The quadruple helix. Building on the triple helix model of innovation economics, the quadruple helix model adds a fourth component to the framework of interactions between university, industry and government: civil society and the media.[19] This was first suggested in 2009 by Elias G. Carayannis and David F.J. Campbell in "‘Mode 3’ and ‘Quadruple Helix’: toward a 21st century fractal innovation ecosystem";[20] various authors were exploring the concept of a user-oriented quadruple helix extension to the triple helix model of innovation around the same time.[21][22][23] The aim is to bridge the gaps between innovation and users in the form of civil society. Indeed, this framework claims that under the triple helix model, emerging technologies do not always match the demands and needs of society, thus limiting their potential impact. This framework emphasizes a societal responsibility of universities, in addition to their role of educating and conduction research. The quadruple helix model also incorporates the concept of a 'media-based democracy',[24] which Carayannis and Campbell, following Plasser, define as "media reality overlaps with political and social reality; perception of politics primarily through the media; and the laws of the media system determining political actions and strategies."[25] Carayannis and Campbell state this fourth helix includes both the civil society and the users of innovation, thereby acknowledging that knowledge and innovation policies and strategies must incorporate the ‘public’ to successfully achieve goals and objectives. In the quadruple helix, public reality is constantly being constructed and communicated via the media, while also being influenced by culture and values through cultural artefacts like movies. When the political system (government) is developing innovation policy to develop the economy, it must adequately communicate its innovation policy with the public via the media "to seek legitimation and justification,"[26] i.e., public support for new strategies or policies. For industry involved in R&D, companies' public relations strategies have to negotiate ‘reality construction’ by the media.[27] For university and academia, Carayannis and Campbell offer the example of improving the gender ratio in engineering courses by improving the ‘social images’ of women and technology in society[28] in order to improve the "innovation cultures"[29] involved. How to define this fourth helix has been debated according to Högluind and Linton (2018),[30] and some researchers see it as an additional helix while others see it as a different type of helix which is overarching all the other helices.[31] The quadruple helix has implications for smart co-evolution of regional innovation and institutional arrangements, i.e., regional innovation systems.[32][33][34] As such, the quadruple helix is the approach that the European Union has intended to take for the development of a competitive knowledge-based society.[35] The quadruple helix has been applied to European Union-sponsored projects and policies, including the EU-MACS (EUropean MArket for Climate Services) project,[36] a follow-up project of the European Research and Innovation Roadmap for Climate Services, and the European Commission's Open Innovation 2.0 (OI2) policy for a digital single market that supports open innovation.[37] It has also been applied to OECD countries.[38]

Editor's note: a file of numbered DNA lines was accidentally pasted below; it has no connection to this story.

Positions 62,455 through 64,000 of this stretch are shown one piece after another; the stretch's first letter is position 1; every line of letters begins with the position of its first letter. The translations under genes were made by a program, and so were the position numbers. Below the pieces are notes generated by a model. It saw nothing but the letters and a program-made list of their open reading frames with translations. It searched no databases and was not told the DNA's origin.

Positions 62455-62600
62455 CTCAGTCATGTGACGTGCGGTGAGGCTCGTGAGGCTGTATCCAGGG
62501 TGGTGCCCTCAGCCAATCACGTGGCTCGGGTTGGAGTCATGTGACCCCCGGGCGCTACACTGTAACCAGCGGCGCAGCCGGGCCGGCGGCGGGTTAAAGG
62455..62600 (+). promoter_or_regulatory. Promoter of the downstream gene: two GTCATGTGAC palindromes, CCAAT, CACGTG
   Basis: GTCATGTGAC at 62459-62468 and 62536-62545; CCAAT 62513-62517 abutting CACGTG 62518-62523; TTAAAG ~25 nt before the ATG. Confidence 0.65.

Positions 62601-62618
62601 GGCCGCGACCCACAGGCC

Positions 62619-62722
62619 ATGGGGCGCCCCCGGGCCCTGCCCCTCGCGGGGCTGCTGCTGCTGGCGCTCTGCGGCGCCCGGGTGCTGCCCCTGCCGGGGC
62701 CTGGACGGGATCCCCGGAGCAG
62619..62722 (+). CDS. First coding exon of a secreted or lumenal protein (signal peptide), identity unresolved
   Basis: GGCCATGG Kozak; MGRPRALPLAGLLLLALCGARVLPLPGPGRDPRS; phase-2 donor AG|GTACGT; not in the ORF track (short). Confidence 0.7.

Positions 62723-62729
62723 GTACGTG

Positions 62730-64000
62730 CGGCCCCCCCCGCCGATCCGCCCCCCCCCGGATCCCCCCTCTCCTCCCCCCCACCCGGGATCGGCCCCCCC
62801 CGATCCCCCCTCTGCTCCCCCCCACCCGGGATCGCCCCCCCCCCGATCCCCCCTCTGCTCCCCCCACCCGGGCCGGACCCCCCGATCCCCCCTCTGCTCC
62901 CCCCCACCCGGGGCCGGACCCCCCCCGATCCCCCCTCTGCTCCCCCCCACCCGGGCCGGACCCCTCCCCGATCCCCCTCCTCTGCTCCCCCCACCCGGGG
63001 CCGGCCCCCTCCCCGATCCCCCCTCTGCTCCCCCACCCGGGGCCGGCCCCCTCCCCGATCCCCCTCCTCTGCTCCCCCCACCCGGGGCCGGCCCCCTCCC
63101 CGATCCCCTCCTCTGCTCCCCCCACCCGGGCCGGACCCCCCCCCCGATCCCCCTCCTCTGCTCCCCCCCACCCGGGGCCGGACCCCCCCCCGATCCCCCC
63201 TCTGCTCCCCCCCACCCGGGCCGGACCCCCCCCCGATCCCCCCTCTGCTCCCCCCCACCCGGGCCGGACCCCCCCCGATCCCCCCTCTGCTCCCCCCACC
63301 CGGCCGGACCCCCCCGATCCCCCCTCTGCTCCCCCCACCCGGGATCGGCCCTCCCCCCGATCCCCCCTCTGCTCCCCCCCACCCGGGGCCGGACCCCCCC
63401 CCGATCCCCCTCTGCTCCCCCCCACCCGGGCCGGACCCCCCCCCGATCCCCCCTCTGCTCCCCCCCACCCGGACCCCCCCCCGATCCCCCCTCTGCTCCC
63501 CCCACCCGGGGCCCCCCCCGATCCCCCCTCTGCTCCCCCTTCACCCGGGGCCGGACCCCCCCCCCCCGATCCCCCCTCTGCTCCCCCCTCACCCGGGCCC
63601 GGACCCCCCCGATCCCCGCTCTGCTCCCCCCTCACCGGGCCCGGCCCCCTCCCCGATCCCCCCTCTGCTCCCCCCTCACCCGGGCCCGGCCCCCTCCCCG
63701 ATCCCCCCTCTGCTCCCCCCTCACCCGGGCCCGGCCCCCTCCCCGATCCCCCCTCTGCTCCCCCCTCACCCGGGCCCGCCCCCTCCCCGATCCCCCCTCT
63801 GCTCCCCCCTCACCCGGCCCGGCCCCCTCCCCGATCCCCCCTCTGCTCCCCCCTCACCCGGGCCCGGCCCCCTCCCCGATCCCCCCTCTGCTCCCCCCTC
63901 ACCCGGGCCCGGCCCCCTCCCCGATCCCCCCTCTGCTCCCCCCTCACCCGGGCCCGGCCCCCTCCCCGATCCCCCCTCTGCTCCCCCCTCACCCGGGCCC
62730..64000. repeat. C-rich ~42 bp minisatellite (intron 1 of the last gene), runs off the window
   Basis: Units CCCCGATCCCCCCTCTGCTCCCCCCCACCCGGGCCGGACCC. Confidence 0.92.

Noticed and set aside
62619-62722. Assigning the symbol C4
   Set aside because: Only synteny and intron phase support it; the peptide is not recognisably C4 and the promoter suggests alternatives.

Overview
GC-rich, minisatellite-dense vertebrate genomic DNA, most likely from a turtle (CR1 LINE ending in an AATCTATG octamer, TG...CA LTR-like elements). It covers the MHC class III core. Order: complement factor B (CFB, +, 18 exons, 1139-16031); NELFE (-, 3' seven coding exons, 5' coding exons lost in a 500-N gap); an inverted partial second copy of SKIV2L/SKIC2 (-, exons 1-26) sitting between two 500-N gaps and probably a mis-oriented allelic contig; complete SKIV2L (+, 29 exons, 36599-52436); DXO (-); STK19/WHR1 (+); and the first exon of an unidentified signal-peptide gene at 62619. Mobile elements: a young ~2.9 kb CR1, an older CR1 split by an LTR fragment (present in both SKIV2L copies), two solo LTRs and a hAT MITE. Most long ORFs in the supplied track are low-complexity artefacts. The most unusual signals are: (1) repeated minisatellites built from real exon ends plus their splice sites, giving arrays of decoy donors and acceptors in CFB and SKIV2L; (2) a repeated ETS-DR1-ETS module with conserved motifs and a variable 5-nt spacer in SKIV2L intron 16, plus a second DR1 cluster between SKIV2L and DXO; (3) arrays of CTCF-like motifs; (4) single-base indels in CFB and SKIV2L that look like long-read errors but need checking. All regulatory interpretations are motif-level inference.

The five helices[edit]

Figure 2: Five Helices of the Quintuple Helix

Apart from active human agents, the most important constituent element of the quintuple helix is knowledge, which, through a circulation between societal subsystems, changes to innovation and know-how in a society and for the economy.[39] The quintuple helix visualizes the collective interaction and exchange of this knowledge in a state by means of the following five subsystems (i.e., helices): (1) education system, (2) economic system, (3) natural environment, (4) media-based and culture-based public (also ‘civil society’), (5) and the political system.[40] Each of the five helices has an asset at its disposal, with a societal and scientific relevance.

1) The education system defines itself in reference to academia, universities, higher education systems, and schools. In this helix, the necessary ‘human capital’ (e.g., students, teachers, scientists/ researchers, academic entrepreneurs, etc.) of a state is being formed by diffusion and research of knowledge.

2) The economic system consists of industry/industries, firms, services and banks. This helix concentrates and focuses the economic capital (e.g., entrepreneurship, machines, products, technology, money, etc.) of a state.

3) The natural environment subsystem is decisive for sustainable development and provides people with natural capital (e.g., resources, plants, variety of animals, etc.).